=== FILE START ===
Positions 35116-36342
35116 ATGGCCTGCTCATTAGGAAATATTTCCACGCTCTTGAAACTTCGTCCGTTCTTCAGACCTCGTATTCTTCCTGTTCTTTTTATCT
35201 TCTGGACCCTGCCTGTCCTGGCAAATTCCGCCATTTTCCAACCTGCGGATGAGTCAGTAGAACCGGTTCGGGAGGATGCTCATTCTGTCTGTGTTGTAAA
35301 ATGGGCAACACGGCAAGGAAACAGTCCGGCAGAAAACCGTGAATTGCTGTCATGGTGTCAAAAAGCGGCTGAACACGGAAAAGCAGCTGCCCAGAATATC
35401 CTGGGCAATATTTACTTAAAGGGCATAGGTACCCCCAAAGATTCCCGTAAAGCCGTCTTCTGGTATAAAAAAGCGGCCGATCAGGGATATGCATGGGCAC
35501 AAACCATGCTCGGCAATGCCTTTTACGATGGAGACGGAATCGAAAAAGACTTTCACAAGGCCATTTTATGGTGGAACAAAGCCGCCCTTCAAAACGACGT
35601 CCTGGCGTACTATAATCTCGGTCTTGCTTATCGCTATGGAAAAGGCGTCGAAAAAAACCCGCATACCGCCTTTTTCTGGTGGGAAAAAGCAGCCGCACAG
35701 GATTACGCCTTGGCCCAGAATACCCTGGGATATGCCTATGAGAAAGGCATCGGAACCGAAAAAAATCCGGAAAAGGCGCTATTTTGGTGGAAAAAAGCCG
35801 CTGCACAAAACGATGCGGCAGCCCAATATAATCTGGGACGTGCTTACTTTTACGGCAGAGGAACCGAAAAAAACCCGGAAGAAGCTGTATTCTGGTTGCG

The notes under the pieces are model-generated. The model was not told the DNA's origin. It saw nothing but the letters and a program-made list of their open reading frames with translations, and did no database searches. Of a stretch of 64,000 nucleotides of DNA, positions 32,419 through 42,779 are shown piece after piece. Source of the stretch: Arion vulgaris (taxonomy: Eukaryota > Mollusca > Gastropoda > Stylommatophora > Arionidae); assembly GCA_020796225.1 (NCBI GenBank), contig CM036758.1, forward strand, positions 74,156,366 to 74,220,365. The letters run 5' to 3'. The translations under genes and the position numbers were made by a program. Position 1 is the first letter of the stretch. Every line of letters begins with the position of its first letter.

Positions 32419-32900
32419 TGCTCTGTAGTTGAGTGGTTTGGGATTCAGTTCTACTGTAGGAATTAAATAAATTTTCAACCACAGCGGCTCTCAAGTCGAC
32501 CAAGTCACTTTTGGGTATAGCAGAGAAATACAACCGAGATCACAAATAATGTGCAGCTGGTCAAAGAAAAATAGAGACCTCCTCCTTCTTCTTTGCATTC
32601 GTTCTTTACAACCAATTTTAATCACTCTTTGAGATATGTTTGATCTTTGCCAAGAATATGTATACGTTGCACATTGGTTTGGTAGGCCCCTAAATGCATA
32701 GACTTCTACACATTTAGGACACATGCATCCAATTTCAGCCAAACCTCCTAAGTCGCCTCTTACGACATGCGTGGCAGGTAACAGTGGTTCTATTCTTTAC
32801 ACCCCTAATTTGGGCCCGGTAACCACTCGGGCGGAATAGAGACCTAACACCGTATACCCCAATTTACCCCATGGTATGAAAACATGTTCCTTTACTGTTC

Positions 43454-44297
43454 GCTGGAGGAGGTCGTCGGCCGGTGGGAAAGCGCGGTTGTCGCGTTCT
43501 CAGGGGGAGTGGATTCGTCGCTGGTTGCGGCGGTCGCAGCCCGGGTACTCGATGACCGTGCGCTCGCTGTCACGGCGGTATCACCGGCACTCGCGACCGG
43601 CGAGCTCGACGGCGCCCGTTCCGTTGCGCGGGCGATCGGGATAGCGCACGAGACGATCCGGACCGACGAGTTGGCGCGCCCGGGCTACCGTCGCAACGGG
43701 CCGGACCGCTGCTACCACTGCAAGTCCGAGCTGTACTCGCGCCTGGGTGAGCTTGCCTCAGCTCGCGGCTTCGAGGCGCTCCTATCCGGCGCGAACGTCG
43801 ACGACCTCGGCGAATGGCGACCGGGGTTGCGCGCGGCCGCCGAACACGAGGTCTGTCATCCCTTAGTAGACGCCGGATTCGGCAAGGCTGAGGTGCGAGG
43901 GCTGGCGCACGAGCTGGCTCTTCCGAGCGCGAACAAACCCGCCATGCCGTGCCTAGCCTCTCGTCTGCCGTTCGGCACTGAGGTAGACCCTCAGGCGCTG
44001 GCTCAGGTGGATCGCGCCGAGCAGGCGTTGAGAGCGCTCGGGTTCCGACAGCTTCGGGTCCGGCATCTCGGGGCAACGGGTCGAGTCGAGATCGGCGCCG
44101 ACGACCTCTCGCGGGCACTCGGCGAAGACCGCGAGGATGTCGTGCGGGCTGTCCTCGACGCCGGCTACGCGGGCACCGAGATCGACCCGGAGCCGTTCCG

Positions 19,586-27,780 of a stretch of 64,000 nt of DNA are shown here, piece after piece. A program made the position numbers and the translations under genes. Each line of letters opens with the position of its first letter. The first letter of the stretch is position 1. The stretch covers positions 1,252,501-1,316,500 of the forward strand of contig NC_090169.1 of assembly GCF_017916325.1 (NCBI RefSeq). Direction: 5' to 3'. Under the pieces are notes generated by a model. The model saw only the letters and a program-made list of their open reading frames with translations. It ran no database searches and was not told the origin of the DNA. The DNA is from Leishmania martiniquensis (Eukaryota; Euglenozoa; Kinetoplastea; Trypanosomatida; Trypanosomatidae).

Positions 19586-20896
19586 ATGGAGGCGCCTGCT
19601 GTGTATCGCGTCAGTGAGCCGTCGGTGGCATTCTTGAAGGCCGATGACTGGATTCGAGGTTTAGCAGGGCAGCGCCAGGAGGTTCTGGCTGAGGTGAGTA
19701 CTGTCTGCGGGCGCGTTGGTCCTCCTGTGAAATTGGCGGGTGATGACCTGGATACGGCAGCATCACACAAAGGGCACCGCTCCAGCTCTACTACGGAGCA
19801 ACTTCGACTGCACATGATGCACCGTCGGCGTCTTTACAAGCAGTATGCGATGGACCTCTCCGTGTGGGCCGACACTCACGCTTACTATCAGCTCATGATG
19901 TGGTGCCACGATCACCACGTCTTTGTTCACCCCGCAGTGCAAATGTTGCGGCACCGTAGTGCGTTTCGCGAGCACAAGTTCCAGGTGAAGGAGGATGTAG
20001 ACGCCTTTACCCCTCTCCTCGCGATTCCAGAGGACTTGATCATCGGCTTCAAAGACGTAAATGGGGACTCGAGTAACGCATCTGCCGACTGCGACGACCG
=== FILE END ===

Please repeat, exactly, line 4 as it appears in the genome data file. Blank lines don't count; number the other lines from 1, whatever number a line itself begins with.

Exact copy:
35301 ATGGGCAACACGGCAAGGAAACAGTCCGGCAGAAAACCGTGAATTGCTGTCATGGTGTCAAAAAGCGGCTGAACACGGAAAAGCAGCTGCCCAGAATATC